As a career travel writer and a lifelong traveler, I am hardly a poster child for the famous slogan, "Bloom where you are planted.'' Nor have I been particularly good at making lemonade every time life hands me lemons.
This winter, I am being forced to do both.
Because of a painful back problem in late fall, I have been ordered into a heavy-duty physical therapy program - twice a week, through March. It's a clear effort to avoid having surgery. (As my genial neurosurgeon put it, "if I do surgery now, you are going to hate me.'')
When I first heard that, I was in enough pain that a solid winter of P.T. sounded delicious. Only later did the rest of its meaning sink in: I can't go anywhere.
No escape to the sunny Southwest, where I spent last winter. No continuing the silver-smithing class I'd enjoyed there. No painting vistas of desert and sky. No exploring new places. No having my old habits automatically erased by new geography. No finishing a pesky manuscript that I seem able to work on ONLY when I am somewhere else...
I recognize, of course, that if I want to get well and stay that way, I can't travel right now. I do have to stay home. The problem is, I don't know how.
Much as I love my house, it's mainly been where I keep my stuff, pay my bills, do laundry, and catch up with family and friends between trips. That's it. For me, "home'' has literally been the road itself.
At first, I grieved over losing that blessed distance. (And still do, whenever I get updates from the animal shelter where I volunteered last winter or, this week, when the historical society I'd joined out there asked if I'd like to be a docent at its February tour of homes.)
Eventually, it occurred to me that I couldn't mope all winter and expect to do very well at healing. I began considering friends who contentedly bloom here all year round. How do they spend their downtime, their wintertime?
I realized then that I had never explored the two cities I've always lived between. I don't know Minneapolis and St. Paul - or rather, I don't know them NOW. I still spend my home time mainly where I hung out in college. So there are whole neighborhoods I don't recognize, full of new restaurants, galleries, coffee shops, theaters, new things to do, and new cultures to explore.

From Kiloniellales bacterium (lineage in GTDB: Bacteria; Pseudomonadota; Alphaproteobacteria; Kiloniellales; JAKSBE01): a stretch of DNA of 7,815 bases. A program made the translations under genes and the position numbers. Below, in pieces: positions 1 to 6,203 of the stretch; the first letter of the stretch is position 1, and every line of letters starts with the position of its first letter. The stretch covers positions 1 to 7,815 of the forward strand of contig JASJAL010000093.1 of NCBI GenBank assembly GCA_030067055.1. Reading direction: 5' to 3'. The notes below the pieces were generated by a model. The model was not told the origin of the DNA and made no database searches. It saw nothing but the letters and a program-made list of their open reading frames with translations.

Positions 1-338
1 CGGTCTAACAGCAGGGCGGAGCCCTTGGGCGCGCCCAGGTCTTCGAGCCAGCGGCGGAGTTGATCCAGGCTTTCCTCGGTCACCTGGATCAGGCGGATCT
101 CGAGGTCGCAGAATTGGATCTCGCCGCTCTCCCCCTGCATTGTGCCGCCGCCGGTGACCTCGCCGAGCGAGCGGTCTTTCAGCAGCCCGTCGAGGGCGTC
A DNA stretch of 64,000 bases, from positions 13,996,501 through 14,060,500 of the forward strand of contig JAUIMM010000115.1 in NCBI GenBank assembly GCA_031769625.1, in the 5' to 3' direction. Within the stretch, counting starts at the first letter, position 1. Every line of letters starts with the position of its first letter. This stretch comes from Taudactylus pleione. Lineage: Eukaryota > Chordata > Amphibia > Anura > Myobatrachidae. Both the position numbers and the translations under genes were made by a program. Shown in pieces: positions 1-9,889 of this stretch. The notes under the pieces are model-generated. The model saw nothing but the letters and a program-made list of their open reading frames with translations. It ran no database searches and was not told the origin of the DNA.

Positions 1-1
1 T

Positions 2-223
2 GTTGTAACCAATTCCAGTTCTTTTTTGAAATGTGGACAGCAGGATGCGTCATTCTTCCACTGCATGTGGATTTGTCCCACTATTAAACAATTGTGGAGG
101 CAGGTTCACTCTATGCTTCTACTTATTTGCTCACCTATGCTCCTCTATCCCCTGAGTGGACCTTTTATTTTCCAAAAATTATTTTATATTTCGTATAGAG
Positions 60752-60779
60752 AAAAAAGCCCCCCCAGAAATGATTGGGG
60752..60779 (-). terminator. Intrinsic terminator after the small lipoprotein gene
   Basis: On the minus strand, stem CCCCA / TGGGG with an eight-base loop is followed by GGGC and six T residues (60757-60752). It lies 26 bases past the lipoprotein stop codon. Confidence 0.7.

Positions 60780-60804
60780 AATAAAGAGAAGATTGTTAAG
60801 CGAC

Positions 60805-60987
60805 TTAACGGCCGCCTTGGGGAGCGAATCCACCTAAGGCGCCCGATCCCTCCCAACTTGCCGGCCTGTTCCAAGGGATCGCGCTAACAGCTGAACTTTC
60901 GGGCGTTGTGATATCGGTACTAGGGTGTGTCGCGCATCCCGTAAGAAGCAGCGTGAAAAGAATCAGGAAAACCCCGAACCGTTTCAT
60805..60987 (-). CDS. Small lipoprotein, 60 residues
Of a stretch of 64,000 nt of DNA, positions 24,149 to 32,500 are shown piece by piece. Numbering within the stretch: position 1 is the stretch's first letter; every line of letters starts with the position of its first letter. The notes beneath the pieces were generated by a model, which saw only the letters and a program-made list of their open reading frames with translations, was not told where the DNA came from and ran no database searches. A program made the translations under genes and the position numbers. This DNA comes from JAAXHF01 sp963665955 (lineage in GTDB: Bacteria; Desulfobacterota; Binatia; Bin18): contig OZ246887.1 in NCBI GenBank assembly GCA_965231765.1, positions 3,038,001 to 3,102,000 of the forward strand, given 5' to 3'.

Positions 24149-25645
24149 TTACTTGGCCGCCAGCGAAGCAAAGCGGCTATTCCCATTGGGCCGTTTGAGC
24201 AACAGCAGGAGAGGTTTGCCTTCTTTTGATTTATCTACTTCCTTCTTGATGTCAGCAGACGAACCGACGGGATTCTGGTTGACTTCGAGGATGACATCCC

I looked at my lists of things I'd planned for this winter in New Mexico and started wondering how many of those experiences could be had here, just as well. How much of "away'' could I have while staying home?
Plenty, I discovered, as I searched on line; I've already joined a book group and signed up for art classes.
But what about writing? I'm terrible about making myself work on that book manuscript here at home. How would I ever finish it, if I didn't go away?
The breakthrough came when I woke up one morning and thought, "What if I pretended this winter was a residency?"
Brilliant! But it brought me face to face with my abiding lack of will power. Here, I have to walk right past the TV set on the way to my upstairs office, and for a writer who procrastinates as a matter of course, that's a deadly temptation. Avoiding such temptations is much, much easier somewhere else.
This house is like my own skin. Everything I do here is a habit, honed by decades of repetition. For the residency approach to work, I'd have to break every habit I have. I'd have to make this so-familiar house unfamiliar.
Obvious solution: Move the furniture! Oh, wait, that's against doctor's orders. How do you rearrange your house - your life - when you can't pick up things heavier than 20 lbs?
There are, I am discovering, ways.
I've hung pictures in new places (where, so far, they look wrong); started sleeping in the guestroom (which my dogs think is wrong); abandoned the upstairs office (surprisingly not wrong) and set up my little netbook on a kitchen counter, where it actually feels pretty good.
To be honest, about all I've written there is a whole bunch of new lists, but then this literary residency is just getting started.